From Furukawa, C. T., & Lodewick, M. J. (2007). β-adrenergic agonists. In Allergic Diseases (pp. 335-342). Humana Press.:
Epinephrine has both α- and β-adrenergic actions, which make it the drug of choice
for the treatment of anaphylaxis. It is effective as an injection, but not orally, because
epinephrine and other catecholamines are rapidly inactivated by the action of catechol O-methyltransferase (COMT), an enzyme present in the gastrointestinal wall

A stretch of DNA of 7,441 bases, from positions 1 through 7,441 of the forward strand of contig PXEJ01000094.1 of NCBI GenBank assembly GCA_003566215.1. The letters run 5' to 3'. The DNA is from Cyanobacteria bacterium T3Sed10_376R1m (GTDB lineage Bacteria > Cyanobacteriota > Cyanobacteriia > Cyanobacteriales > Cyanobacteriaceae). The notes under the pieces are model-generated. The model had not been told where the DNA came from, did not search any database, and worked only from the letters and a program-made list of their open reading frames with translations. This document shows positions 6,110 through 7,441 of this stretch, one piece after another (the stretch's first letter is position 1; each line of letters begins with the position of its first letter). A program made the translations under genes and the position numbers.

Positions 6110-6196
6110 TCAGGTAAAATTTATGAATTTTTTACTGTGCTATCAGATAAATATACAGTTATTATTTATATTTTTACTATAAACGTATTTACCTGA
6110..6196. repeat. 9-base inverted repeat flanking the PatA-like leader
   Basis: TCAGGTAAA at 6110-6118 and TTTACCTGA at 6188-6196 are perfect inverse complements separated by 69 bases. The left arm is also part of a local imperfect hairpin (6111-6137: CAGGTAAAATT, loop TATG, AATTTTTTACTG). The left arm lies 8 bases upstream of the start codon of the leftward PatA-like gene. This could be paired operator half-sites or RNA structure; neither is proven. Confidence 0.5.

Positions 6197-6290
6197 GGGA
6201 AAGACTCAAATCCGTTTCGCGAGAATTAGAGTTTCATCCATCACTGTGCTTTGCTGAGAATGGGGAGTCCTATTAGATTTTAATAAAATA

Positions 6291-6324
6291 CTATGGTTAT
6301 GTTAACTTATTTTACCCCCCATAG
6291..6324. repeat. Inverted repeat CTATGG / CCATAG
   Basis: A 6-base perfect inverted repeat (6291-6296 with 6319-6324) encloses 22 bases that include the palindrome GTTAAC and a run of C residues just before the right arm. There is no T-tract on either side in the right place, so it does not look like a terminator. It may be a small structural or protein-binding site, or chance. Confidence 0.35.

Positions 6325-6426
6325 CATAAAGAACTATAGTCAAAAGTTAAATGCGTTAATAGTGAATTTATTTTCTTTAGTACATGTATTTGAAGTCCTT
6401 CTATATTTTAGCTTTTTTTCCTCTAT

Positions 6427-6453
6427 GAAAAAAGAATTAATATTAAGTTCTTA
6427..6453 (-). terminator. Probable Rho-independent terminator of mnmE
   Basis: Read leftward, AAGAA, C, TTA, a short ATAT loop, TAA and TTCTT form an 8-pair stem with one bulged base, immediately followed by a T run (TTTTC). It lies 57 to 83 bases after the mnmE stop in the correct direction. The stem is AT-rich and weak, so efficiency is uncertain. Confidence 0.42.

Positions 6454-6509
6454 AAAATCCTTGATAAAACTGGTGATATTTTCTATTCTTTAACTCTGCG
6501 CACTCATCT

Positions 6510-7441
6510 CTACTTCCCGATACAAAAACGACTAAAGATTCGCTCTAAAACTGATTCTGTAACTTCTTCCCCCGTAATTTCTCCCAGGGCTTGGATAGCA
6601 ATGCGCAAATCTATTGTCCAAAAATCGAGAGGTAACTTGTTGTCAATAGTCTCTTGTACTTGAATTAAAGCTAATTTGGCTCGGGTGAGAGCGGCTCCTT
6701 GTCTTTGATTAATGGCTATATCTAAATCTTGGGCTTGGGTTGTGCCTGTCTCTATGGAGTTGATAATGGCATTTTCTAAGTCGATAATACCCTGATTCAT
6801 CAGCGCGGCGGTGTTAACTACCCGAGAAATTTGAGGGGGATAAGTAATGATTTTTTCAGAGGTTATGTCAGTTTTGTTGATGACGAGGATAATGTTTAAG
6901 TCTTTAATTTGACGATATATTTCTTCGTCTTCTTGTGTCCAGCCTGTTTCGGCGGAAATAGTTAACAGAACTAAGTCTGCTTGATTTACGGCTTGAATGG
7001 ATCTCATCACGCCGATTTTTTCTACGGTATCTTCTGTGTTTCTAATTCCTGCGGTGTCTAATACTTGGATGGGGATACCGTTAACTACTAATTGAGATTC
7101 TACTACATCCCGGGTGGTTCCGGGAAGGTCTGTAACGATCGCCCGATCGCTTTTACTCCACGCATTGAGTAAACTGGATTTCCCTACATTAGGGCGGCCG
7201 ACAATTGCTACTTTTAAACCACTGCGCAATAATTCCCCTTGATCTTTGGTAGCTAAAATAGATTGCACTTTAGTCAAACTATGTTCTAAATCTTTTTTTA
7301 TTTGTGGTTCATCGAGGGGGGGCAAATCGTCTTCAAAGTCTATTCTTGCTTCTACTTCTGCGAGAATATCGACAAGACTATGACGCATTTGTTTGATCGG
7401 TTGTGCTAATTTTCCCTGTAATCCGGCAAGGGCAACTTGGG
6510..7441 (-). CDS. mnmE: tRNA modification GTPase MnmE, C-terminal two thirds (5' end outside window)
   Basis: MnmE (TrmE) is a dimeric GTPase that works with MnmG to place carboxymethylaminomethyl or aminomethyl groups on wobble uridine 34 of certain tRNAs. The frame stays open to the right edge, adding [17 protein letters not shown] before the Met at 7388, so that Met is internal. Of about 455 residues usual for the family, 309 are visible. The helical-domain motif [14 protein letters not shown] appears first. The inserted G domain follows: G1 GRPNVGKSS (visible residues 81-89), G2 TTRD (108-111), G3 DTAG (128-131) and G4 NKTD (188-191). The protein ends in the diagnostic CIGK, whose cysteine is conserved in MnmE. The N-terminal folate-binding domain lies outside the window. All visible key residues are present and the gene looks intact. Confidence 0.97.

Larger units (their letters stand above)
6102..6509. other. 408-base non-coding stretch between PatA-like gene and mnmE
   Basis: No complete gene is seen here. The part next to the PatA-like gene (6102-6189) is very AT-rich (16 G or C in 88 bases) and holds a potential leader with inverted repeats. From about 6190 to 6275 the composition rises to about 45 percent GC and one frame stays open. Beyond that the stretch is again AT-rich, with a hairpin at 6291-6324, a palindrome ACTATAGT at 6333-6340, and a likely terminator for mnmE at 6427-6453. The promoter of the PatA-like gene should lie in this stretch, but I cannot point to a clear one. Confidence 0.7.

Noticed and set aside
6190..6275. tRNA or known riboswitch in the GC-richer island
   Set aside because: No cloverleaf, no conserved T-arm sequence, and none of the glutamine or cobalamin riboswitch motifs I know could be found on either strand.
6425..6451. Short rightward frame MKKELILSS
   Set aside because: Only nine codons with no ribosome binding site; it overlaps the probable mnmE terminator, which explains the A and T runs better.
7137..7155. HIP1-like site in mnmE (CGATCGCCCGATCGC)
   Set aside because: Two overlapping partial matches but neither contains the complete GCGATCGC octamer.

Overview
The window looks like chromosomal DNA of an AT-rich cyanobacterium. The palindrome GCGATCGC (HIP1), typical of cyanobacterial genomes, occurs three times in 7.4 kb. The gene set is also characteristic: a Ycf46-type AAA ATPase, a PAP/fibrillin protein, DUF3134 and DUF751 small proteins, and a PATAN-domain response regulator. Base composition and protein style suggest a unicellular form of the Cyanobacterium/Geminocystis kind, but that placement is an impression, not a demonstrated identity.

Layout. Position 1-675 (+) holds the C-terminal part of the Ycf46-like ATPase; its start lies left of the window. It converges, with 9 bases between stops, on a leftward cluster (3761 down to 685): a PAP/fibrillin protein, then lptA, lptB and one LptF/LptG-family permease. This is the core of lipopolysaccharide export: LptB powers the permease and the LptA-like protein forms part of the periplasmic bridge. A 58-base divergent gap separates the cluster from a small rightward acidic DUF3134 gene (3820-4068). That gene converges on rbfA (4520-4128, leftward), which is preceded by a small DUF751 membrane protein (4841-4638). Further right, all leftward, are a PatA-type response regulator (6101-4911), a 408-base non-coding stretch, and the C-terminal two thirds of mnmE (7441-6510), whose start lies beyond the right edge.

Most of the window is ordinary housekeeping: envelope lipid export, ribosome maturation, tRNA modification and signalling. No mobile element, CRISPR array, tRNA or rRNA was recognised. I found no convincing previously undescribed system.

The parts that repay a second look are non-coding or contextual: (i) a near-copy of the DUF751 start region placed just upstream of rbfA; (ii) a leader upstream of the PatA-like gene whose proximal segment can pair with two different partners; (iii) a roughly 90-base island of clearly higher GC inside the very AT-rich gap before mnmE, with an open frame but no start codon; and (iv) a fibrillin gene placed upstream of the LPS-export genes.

So, it's not effective to give orally because it breaks down in the GI tract and isn't effectively absorbed. I'd also add that it's not really an anti-allergy medicine but rather for specifically treating anaphylaxis, and it also is not great for anything besides emergencies because it has a lot of (especially cardiovascular) side effects and has a short half-life.